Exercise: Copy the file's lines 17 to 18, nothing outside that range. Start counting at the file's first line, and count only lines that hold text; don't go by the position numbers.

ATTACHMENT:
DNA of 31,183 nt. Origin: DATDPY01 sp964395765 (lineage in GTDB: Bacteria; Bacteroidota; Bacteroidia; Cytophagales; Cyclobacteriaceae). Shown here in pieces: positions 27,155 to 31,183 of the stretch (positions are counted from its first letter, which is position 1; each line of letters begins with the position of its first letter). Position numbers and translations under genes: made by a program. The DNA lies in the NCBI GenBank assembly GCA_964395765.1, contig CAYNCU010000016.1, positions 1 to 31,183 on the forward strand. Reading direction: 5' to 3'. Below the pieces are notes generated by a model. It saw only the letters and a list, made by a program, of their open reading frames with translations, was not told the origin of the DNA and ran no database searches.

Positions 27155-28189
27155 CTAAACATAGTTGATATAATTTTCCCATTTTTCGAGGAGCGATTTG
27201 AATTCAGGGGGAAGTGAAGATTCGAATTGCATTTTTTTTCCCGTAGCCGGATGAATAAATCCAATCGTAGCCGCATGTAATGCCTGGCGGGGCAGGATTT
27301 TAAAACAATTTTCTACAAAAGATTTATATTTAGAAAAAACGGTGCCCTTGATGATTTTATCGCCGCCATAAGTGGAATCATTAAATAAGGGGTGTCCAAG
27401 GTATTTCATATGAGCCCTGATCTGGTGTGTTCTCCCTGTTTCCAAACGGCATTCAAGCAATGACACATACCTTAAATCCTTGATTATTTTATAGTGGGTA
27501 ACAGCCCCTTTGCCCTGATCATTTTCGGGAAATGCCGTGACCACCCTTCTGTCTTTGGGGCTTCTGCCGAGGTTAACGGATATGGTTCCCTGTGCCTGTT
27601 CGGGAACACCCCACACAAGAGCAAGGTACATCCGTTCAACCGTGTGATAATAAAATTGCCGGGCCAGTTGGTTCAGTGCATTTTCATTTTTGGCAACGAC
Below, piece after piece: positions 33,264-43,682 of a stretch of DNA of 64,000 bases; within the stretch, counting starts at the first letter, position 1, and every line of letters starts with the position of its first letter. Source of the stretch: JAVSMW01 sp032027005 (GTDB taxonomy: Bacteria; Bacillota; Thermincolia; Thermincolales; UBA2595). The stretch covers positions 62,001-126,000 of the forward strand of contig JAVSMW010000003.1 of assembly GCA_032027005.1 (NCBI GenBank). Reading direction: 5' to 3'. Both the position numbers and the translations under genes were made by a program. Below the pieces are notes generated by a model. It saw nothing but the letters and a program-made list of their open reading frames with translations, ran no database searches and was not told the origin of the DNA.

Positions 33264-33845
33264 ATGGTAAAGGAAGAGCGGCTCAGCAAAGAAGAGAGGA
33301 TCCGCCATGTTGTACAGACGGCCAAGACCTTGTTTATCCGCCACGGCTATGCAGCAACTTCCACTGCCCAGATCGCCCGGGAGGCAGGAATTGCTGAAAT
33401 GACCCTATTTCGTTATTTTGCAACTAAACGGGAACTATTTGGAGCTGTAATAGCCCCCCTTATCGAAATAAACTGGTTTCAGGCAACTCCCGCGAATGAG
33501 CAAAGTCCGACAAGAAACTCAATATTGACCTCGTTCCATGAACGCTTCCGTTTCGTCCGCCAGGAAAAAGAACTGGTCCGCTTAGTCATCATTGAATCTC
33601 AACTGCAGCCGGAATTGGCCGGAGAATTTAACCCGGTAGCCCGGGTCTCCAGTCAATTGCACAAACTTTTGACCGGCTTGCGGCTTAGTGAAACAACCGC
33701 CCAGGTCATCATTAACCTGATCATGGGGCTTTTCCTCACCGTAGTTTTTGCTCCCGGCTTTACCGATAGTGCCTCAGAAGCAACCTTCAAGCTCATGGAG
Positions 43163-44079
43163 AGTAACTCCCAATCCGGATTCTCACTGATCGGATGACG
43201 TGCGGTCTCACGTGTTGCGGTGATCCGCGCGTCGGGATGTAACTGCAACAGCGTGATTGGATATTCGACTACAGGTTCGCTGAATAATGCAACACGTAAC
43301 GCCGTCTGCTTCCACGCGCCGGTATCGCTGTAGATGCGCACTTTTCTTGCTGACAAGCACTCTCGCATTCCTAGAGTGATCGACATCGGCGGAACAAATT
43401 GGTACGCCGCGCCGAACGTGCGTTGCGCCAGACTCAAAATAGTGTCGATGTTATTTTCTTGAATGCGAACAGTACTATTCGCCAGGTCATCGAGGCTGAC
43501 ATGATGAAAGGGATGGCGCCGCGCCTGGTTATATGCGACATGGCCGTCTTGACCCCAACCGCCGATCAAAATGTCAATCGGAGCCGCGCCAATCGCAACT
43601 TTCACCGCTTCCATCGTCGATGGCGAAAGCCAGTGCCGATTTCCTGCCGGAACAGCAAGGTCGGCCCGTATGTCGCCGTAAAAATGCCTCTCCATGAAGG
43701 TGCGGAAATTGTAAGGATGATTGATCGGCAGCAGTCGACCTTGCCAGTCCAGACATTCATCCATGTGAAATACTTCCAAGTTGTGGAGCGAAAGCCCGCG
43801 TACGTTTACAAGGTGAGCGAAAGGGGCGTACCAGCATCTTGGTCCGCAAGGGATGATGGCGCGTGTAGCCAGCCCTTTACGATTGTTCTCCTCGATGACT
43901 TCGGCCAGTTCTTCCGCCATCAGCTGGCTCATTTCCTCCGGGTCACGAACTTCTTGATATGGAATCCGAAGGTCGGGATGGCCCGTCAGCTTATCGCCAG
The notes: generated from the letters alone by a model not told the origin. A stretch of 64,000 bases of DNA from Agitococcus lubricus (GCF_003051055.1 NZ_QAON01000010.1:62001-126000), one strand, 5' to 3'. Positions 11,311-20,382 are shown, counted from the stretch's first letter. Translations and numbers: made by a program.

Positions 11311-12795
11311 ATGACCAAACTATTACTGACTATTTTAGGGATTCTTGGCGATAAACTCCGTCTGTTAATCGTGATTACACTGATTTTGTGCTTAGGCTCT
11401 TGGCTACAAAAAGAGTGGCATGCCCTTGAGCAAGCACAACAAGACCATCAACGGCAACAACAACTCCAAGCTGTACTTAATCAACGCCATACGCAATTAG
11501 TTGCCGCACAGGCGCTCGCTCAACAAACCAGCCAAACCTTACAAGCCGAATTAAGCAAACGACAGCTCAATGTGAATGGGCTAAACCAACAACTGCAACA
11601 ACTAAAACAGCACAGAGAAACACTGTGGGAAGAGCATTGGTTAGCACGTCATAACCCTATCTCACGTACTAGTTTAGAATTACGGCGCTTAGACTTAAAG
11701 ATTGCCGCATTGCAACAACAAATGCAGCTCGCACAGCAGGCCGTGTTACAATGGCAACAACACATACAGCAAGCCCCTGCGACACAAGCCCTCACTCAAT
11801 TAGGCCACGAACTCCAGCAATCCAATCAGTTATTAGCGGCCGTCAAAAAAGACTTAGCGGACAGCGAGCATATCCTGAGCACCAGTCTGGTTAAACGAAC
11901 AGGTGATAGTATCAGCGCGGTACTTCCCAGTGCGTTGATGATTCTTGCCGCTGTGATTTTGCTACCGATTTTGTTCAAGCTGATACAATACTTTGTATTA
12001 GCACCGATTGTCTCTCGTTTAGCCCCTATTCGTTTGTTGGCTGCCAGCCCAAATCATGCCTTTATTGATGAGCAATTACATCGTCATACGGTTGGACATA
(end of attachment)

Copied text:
Positions 43163-44079
43163 AGTAACTCCCAATCCGGATTCTCACTGATCGGATGACG